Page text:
Here are some pretty general questions from a new developer / moderate gamer about CPU core counts and how they affect the developer experience in terms of convenience and QoL. Feel free to answer any/all :)

Please refrain from giving financial / PC gaming advice - these questions are targeted toward the software development profession in general, thanks!

  • As a software developer, how appealing is a 12-core CPU to you? Is it much more appealing over a 6 or 8 core CPU in the same family?
  • For those who have upgraded to a higher core-count CPU within a single architecture (e.g., 3600 to 3900), has your QoL as a developer improved noticeably? Yes/No
  • What are some common scenarios for a dev where 12 cores is awesome compared to 6 cores?
  • In general, do you think developers benefit more from single thread performance over increased core counts (e.g., 12-core Zen 2 vs. 8-core Zen 3)?
  • What type of developer benefits the most from high core-count CPUs?
  • In general, developers, and QA staff in particular, should use systems that are no better than the systems of the intended user. Developers, in the end, should feel the same pain as do users, lest they create software that is unusable on lesser systems. That said, look at the requirements for the development software that they will use. For example, if using Adobe Acrobat, look at their minimum specs: helpx.adobe.com/acrobat/system-requirements.html . Jul 23 at 1:20
  • @DrMoishePippik I strongly dissagree with this. The overhead of development tools is so high, especially with some less optimised compilers. that it would be extremely frustrating to develop a project on a system that it would run on flawlessly. Development also uses unoptimised code for a reason. Optimisations can quickly cause code to be less changable and readable. They can also quickly be useless after these changes. Because of that it's done late in the cycle. So you need a stronger machine to run these. finally you can simulate slower machines, but never faster ones.
    – skippy
    Jul 23 at 10:03
  • @DrMoishePippik As the other comment mentioned, I feel like it's much easier to simulate lesser machines on a greater one. The user won't be dealing with compile times, model training, package management, etc., I feel like torturing yourself with laymans hardware would be a cripple.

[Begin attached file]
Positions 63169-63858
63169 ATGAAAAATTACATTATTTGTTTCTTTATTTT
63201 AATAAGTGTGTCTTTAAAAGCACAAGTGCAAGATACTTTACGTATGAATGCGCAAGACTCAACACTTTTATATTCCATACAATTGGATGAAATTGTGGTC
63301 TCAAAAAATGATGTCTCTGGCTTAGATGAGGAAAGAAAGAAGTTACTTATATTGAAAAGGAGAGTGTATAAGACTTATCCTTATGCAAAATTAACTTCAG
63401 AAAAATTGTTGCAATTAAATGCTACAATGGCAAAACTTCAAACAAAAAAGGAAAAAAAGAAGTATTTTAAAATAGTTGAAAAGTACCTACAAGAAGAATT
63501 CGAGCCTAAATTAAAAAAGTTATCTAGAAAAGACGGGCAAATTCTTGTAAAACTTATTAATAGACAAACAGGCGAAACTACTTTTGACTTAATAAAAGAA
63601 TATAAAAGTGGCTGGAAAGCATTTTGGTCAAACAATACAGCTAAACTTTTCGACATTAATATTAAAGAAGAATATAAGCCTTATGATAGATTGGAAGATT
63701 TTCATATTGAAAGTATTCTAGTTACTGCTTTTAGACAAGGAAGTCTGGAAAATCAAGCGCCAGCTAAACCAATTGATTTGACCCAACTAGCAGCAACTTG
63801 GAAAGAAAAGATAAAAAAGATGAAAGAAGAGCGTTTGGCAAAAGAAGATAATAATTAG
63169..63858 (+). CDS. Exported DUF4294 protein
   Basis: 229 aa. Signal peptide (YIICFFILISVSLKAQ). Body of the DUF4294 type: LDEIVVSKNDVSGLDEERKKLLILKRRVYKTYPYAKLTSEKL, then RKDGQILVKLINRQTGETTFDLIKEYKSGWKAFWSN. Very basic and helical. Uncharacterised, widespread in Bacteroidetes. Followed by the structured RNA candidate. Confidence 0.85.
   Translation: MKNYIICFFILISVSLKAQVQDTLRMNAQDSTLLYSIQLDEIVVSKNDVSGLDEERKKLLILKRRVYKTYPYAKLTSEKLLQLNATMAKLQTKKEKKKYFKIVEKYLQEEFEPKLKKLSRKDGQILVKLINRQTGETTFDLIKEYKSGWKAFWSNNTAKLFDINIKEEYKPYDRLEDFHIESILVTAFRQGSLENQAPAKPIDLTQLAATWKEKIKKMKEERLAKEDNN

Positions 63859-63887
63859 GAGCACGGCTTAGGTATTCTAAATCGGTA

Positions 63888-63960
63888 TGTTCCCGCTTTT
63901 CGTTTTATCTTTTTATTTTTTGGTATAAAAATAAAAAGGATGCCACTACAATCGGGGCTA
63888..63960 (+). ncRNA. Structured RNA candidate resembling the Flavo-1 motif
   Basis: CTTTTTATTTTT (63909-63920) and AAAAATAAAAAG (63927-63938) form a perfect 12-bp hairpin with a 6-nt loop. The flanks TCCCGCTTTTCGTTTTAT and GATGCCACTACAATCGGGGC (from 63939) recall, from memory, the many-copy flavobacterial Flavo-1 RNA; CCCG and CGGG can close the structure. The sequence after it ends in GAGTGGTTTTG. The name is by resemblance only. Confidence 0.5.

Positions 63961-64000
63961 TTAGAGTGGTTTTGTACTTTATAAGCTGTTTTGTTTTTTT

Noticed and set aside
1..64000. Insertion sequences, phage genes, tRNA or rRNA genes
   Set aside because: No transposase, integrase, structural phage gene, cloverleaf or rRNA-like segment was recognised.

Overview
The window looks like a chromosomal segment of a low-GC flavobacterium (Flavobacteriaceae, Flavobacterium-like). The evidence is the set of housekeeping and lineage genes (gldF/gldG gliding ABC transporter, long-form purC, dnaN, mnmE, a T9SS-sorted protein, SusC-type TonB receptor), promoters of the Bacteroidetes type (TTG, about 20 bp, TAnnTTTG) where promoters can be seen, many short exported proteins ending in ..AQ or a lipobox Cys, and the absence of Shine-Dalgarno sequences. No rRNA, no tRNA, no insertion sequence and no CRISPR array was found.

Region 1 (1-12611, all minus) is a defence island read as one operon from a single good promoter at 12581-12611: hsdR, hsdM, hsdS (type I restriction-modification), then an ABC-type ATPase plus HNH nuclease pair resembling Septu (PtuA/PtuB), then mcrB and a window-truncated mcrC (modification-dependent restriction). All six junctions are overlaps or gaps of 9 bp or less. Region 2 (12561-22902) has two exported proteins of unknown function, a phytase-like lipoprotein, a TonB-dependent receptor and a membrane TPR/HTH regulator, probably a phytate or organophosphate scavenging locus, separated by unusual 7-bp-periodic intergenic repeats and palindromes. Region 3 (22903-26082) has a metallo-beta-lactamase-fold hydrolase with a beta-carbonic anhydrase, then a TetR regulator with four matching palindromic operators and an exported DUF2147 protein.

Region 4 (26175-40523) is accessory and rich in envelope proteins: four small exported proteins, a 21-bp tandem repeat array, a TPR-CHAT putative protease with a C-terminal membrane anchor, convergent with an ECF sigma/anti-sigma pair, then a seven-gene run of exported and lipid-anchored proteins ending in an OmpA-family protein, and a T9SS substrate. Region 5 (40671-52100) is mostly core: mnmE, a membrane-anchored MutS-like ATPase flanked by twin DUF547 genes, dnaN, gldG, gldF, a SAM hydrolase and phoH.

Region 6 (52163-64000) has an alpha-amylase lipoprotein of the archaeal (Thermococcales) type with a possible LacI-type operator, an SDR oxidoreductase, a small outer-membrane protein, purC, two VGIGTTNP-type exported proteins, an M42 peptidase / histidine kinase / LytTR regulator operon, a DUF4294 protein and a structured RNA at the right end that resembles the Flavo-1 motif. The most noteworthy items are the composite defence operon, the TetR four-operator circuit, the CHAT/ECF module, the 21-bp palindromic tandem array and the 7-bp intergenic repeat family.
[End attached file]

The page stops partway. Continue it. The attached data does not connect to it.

– ktom
    Jul 24 at 18:02

This really depends on the type of work you are doing. Some compilers are way better with multithreading than others. Others still require more ram or faster storage to improve the process.

I recently upgraded from a 6500 to a 10700 on my office workstation. Alongside a Ram bump from 16 to 32gb.

QoL increased massively. Working in visual studio on an asp.net c# environment I've noticed that compile times roughly halved and it's easier to have several instances of the code open to use as a reference.

In general I basically want a fast cpu with at least 8 cores. Looking at my work style I also prefer 32gb of memory, but colleagues seem fine with 16gb.

It's difficult to say what type of developer requires the fastest PC. Someone who works with large databases for example could have access to a test server, and only need a small system to access it. another that does the same job but doesn't have a test server would need an extremely powerful system.

  • Thanks for the input. I've found that lately I've been getting a little disgruntled working on certain mobile projects that can sometimes compile for 5-10 minutes. I've been trying to keep a mental note of how many minutes of productive work I'd save if I didn't have to wait all those times. Plus, in those wait periods I tend to lose a lot of focus. It's nice to hear you've had such a noticeable change.
    – ktom
    Jul 24 at 18:00

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